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Lake Carlos State Park
Lake Carlos State Park Prairie clover © Nancy Bauer
Lake Carlos State Park Butterfly on swamp milkweed © Nancy Bauer
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2601 County Road 38 Northeast
Carlos, Minnesota   56319

Phone: 320-852-7200
Toll Free: 888-646-6367
Reservations: 866-857-2757
Email: park email button icon
Sculpted by ancient glaciers, Lake Carlos State Park contains a tamarack bog, marshes, woodland ponds, and lakes. A variety of recreational activities revolve around the lake. Clear and deep, Lake Carlos offers visitors a perfect setting for swimming, fishing, boating, camping, hiking and horseback riding. In the winter, ski from the tamarack bog to a maple-basswood forest.
History of the Area
Early settlers drifted into the area after the signing of the Traverse des Sioux treaty in 1851. This treaty opened much of central Minnesota to white settlement. Alexander and William Kinkaid settled at the junction between Lake Agnes and Lake Winona, the area that was to become the town of Alexandria. During the U.S./Dakota conflict of 1862, most of the settlers moved east to Sauk Centre and St. Cloud, but returned to the area later that year. During the Great Depression, the state purchased the land that became Lake Carlos State Park in 1937.
1. Lake Carlos State Park offers a designated swimming beach for visitors.
2. Lifeguards are not provided, so swim at your own risk.
3. Swimming is allowed during park hours from 8 am to 10 pm daily.
4. The lake's clear waters make it ideal for snorkeling and underwater exploration activities as well.
5. No diving equipment or inflatables are permitted in the swimming area of the lake.
6. The sandy bottom makes wading into water easy even for beginners.
7. Swimming lessons aren't offered within this state park.

The park offers a variety of boating options for visitors. There is an accessible fishing pier and two boat access points on Lake Carlos, providing opportunities for both motorized and non-motorized watercraft use. Canoe rentals are also available within the park, allowing guests to explore the lake at their own pace. Additionally, there's a swimming beach where you can launch paddleboards or kayaks.
Enjoy fishing in a variety of locations, including Lake Carlos and its surrounding lakes. Species include walleye, northern pike, largemouth bass and panfish. Ice fishing is popular during winter months for hardy anglers seeking crappie or sunfish under the ice cover. Fishing equipment rentals are available on-site if needed.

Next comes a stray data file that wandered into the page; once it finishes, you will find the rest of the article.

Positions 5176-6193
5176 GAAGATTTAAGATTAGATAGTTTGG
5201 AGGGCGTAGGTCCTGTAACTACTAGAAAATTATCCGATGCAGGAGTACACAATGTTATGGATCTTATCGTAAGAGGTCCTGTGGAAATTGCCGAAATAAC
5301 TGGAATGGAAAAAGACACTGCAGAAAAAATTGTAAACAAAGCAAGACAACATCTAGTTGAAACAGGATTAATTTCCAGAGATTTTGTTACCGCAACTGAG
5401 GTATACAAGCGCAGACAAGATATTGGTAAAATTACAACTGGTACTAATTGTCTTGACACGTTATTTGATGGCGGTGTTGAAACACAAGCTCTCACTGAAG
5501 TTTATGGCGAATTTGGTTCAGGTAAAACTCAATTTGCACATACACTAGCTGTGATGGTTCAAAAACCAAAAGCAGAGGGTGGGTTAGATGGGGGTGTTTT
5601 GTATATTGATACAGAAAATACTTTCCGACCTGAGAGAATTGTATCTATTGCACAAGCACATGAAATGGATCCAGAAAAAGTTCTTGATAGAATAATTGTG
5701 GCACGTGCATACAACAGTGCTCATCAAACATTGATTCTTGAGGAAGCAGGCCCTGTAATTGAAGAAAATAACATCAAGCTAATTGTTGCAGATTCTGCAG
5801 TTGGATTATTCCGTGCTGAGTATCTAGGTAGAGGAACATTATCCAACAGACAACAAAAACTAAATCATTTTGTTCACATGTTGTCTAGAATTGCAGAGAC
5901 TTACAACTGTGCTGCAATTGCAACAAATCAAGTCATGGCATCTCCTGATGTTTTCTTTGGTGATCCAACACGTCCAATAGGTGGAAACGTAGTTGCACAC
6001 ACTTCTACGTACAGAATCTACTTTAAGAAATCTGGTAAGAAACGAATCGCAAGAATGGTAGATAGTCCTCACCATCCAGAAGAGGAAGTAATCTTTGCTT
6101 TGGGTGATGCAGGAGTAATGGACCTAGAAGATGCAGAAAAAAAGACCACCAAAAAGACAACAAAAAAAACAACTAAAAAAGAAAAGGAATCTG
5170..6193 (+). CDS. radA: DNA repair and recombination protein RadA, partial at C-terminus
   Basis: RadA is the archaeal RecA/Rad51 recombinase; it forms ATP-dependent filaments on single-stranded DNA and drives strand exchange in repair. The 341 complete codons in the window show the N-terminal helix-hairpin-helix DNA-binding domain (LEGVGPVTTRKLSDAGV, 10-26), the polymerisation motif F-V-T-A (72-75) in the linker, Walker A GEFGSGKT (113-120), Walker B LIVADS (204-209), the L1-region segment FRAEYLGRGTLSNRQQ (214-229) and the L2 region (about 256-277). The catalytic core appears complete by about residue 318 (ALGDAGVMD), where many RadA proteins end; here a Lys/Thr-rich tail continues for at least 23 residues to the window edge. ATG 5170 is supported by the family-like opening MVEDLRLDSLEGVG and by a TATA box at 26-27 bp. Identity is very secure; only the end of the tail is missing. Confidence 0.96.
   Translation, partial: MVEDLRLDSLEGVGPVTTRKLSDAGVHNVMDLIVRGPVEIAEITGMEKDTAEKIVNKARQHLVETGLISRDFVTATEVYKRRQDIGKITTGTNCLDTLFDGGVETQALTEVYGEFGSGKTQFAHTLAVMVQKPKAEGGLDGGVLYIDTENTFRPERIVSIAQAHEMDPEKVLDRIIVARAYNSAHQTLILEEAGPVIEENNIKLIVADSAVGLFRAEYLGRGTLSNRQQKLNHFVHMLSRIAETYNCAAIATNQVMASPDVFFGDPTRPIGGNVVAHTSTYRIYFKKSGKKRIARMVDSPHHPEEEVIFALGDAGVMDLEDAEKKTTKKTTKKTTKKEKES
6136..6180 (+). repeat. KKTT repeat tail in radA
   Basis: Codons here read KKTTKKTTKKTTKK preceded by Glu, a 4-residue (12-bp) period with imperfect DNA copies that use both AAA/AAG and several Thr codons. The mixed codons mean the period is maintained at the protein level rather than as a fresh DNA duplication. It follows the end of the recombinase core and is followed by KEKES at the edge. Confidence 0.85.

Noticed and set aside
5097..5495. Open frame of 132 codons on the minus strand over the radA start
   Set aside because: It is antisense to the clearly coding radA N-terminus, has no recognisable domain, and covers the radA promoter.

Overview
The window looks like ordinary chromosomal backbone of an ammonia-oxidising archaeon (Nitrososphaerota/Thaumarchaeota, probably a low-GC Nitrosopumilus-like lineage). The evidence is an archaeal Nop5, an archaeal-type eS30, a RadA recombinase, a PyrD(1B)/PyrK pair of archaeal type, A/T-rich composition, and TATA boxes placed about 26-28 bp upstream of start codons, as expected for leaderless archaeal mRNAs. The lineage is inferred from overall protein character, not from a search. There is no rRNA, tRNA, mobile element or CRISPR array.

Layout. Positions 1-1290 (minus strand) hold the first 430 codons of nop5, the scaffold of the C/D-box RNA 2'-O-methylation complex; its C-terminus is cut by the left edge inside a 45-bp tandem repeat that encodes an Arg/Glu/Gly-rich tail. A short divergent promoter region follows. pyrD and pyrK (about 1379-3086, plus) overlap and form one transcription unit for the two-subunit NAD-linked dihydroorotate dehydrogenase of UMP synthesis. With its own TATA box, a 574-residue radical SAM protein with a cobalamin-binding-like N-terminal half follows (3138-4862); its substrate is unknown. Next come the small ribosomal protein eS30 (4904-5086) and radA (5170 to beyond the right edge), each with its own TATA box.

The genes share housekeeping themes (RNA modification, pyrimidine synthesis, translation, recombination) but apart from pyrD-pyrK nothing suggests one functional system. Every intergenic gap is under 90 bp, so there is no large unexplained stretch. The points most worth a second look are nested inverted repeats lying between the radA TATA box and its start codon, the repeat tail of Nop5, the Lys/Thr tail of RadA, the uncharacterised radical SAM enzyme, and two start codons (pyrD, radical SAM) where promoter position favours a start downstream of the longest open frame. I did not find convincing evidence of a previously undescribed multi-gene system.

1. Lake Carlos State Park offers numerous picnic tables with grills.
2. There's a large, enclosed picnic shelter available for rent.
3. Picnic areas have stunning lake views and nearby restrooms.
4. Enjoy picnicking near the beach area or hiking trails.
5. Some sites offer fire rings for outdoor cooking experiences.

Biking enthusiasts can explore 14 miles of multi-use trails, suitable for both mountain and fat tire bikes. Be aware that these paths are shared with hikers.

The park's terrain is diverse, ranging from flat to steep hills; caution should be exercised accordingly.

During winter months, biking opportunities exist on groomed snowmobile routes but require a special permit.

Remember: safety gear such as helmets and reflective clothing is recommended due to the mixed use nature of the trails.

Please note that off-trail riding in this area isn't permitted - stick strictly to designated pathways only.

Lastly, always respect wildlife encounters while cycling through their natural habitat by maintaining distance.
Birdwatchers can enjoy over 200 species of birds, including waterfowl and warblers. Birding trails are also available.
Nature Programs
The park's 1,305 acres lie within a hardwood transition zone between the prairies to the southwest and the coniferous forest to the northeast. The park's glacial moraine topography is dotted with woodland ponds, marshes, wet meadows, and lakes cradled among the hills. Visitors can hike or ski from a tamarack bog to a maple-basswood stand, or from open grassland to forested ridges...all within minutes.

Receding glaciers left most of Douglas County blanketed with layers of gravel and sand. This "drift"contains pebbles and round stones of all sizes. Retreating glaciers also left huge chunks of broken ice. When these blocks melted, they formed the area's lakes. Lake Carlos is 150 feet deep in places. The outlet at the northeast corner is thesource of the Long Prairie River. Although no rock outcrops occur in this area, boulders taken from glacial drift supplied farmers in the area with building blocks for the foundations and walls of their homes and barns. This granite masonry can also be seen in the park's beach house and pump station.

One third of Minnesota's 80 mammals and over 150 species of birds inhabit the park seasonally or year around. Visitors often see beaver, deer, loons, grebes, ducks and heron.

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The park entrance is located 10 miles north of Alexandria on State Highway 29, then 2 miles west on Highway 38.

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Minnesota State Parks